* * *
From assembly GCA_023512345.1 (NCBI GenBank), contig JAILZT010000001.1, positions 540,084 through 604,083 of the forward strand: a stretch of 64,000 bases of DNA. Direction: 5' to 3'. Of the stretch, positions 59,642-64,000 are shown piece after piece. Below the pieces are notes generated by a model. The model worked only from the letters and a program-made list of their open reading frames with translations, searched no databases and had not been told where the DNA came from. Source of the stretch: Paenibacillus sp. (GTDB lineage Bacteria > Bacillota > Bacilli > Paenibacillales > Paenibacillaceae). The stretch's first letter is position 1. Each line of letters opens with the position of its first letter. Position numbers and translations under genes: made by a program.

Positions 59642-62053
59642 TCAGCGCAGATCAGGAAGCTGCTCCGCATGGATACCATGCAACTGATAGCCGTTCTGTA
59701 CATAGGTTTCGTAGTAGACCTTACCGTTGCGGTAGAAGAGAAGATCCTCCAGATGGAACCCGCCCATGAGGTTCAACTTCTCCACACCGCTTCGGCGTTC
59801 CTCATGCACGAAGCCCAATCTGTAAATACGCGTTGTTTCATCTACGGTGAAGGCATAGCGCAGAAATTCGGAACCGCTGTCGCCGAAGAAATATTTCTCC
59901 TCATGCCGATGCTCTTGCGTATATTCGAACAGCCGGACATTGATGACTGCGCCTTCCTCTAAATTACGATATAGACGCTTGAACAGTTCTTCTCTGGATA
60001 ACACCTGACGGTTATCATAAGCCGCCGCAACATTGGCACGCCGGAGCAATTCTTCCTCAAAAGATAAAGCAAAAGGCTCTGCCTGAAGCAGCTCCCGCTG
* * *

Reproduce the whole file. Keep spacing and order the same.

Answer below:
From assembly GCA_023512345.1 (NCBI GenBank), contig JAILZT010000001.1, positions 540,084 through 604,083 of the forward strand: a stretch of 64,000 bases of DNA. Direction: 5' to 3'. Of the stretch, positions 59,642-64,000 are shown piece after piece. Below the pieces are notes generated by a model. The model worked only from the letters and a program-made list of their open reading frames with translations, searched no databases and had not been told where the DNA came from. Source of the stretch: Paenibacillus sp. (GTDB lineage Bacteria > Bacillota > Bacilli > Paenibacillales > Paenibacillaceae). The stretch's first letter is position 1. Each line of letters opens with the position of its first letter. Position numbers and translations under genes: made by a program.

Positions 59642-62053
59642 TCAGCGCAGATCAGGAAGCTGCTCCGCATGGATACCATGCAACTGATAGCCGTTCTGTA
59701 CATAGGTTTCGTAGTAGACCTTACCGTTGCGGTAGAAGAGAAGATCCTCCAGATGGAACCCGCCCATGAGGTTCAACTTCTCCACACCGCTTCGGCGTTC
59801 CTCATGCACGAAGCCCAATCTGTAAATACGCGTTGTTTCATCTACGGTGAAGGCATAGCGCAGAAATTCGGAACCGCTGTCGCCGAAGAAATATTTCTCC
59901 TCATGCCGATGCTCTTGCGTATATTCGAACAGCCGGACATTGATGACTGCGCCTTCCTCTAAATTACGATATAGACGCTTGAACAGTTCTTCTCTGGATA
60001 ACACCTGACGGTTATCATAAGCCGCCGCAACATTGGCACGCCGGAGCAATTCTTCCTCAAAAGATAAAGCAAAAGGCTCTGCCTGAAGCAGCTCCCGCTG